RUN AWAY by Harlan Coben (Century, $A32.99)
Harlan Coben is the master of the intricate, tricky suburban thriller that twists and turns its way to an unexpected ending, and Run Away is probably one of his best books for some time. Not only does it deliver the stunning surprises and startling shifts in direction we have come to expect, it also has a high level of emotional impact and some nice moments of quiet poignancy.
As with most of Coben’s novels, Run Away is situated within the confines of an ordinary family torn apart by a surprising development. Financial adviser Simon Greene was living the American dream with a beautiful successful wife and three lovely children, until his eldest daughter, Paige, got caught up in drugs and ran away. Greene has never given up on his daughter, not even when a chance encounter goes wrong, and he ends up being arrested for punching the man who is providing her with the drugs. When the man later turns up murdered, Greene is the police’s prime suspect. He sets out to clear his name and find his daughter, but following a shocking development Greene becomes caught up in a deadly conspiracy that threatens everything he holds dear.
Coben’s smoothly written narrative engages the reader from the opening page and sweeps them up in an intriguing plot that quickly spins off in unexpected directions. Although the storyline proceeds down some out-of-the-ordinary paths, Coben grounds it in convincing everyday details and observations which make it seem more credible. There is also a good cast of supporting characters who add to the pleasure.
The plotting is great, but there is an over-reliance on some of Coben’s stock devices to progress the story. As is often the case in Coben’s books, Greene is helped by someone who is more used to violence, has access to guns and is more readily able to deal with the baddies than he is. This is a standard feature of Coben’s books, but in this case it does not seem as credible as it does in other books. There is also a quirky pair of killers, who are both scary and amusing at the same time. Again, this is a device that Coben has used before and it seems a little forced on this occasion.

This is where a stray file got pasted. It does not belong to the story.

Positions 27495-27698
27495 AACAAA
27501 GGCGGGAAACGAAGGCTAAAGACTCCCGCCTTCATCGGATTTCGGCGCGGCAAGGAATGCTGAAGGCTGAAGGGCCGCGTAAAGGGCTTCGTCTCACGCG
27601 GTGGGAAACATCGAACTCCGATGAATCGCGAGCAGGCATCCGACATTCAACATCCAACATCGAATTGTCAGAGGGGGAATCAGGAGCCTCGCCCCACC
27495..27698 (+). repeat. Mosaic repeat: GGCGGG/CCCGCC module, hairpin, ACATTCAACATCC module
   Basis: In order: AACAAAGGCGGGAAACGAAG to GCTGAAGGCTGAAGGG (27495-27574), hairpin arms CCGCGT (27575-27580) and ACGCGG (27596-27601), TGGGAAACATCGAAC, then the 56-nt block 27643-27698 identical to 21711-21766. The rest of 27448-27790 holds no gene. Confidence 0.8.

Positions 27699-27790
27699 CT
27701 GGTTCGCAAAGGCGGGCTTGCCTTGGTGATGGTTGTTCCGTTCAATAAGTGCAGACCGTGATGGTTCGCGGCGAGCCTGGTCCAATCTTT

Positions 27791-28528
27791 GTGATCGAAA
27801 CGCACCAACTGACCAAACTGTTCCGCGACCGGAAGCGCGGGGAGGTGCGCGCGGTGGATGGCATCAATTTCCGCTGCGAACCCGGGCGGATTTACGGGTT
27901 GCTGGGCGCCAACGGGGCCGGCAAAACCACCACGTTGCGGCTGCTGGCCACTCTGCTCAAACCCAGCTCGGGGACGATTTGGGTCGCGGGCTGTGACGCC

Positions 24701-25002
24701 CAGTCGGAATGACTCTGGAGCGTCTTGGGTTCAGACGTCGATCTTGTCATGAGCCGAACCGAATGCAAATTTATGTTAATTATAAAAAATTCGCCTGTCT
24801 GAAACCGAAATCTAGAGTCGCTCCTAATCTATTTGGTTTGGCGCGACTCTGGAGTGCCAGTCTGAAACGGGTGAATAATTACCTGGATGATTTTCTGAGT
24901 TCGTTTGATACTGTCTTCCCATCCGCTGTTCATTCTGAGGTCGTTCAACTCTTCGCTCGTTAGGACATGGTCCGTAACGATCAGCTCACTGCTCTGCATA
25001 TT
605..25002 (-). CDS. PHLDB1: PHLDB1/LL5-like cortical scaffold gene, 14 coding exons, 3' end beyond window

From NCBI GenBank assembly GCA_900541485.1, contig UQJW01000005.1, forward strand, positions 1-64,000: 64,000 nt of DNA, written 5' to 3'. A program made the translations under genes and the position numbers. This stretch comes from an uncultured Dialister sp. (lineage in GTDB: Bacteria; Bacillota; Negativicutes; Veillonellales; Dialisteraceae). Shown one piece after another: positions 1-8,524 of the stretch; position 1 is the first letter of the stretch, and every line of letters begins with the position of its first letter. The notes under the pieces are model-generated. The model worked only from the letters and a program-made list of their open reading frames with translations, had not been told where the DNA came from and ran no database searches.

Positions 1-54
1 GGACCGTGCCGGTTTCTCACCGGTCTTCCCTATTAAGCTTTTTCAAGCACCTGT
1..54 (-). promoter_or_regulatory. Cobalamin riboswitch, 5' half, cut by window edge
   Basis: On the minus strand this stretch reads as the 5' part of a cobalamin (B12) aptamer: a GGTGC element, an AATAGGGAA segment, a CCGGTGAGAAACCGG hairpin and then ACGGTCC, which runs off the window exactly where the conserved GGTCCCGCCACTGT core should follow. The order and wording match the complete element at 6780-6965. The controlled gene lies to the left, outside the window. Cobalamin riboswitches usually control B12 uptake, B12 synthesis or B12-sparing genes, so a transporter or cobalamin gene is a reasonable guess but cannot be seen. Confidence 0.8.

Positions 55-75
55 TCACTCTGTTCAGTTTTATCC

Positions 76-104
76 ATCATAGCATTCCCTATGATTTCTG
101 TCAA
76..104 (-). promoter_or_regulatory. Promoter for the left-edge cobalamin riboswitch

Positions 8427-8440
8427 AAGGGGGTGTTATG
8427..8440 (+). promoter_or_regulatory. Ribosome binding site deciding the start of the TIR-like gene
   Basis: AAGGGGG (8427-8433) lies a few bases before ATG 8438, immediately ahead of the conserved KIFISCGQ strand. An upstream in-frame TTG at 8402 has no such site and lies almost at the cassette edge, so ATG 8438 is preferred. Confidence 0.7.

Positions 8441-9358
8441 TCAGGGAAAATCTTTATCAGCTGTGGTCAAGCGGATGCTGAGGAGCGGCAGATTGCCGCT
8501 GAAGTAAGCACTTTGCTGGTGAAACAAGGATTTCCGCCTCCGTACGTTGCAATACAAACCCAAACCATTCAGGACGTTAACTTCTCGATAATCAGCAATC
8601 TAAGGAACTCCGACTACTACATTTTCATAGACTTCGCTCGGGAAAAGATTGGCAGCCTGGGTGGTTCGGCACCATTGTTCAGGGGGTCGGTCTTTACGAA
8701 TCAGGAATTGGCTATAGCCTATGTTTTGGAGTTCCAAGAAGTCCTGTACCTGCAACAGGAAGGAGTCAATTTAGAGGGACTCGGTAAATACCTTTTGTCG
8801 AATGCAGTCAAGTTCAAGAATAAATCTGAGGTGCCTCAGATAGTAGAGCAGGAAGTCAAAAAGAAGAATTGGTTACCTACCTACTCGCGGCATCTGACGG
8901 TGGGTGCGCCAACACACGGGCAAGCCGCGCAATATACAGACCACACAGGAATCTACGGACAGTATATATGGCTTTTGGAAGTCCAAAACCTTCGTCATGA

These quibbles, however, are minor and do not detract greatly from what is a highly enjoyable book that delivers some great shocks and the usual logical, but totally unexpected, ending. Greene’s family, and at least one of the minor characters, also deliver some relatable moments of poignancy and even sadness that stick in the mind. Highly recommended.
I give it four and a half stars out of five.
Run Away is released in Australia on 2 April and in the United Kingdom on 21 March 2019.
Thanks to Penguin Random House Australia and the Canberra Weekly for an early copy of the book.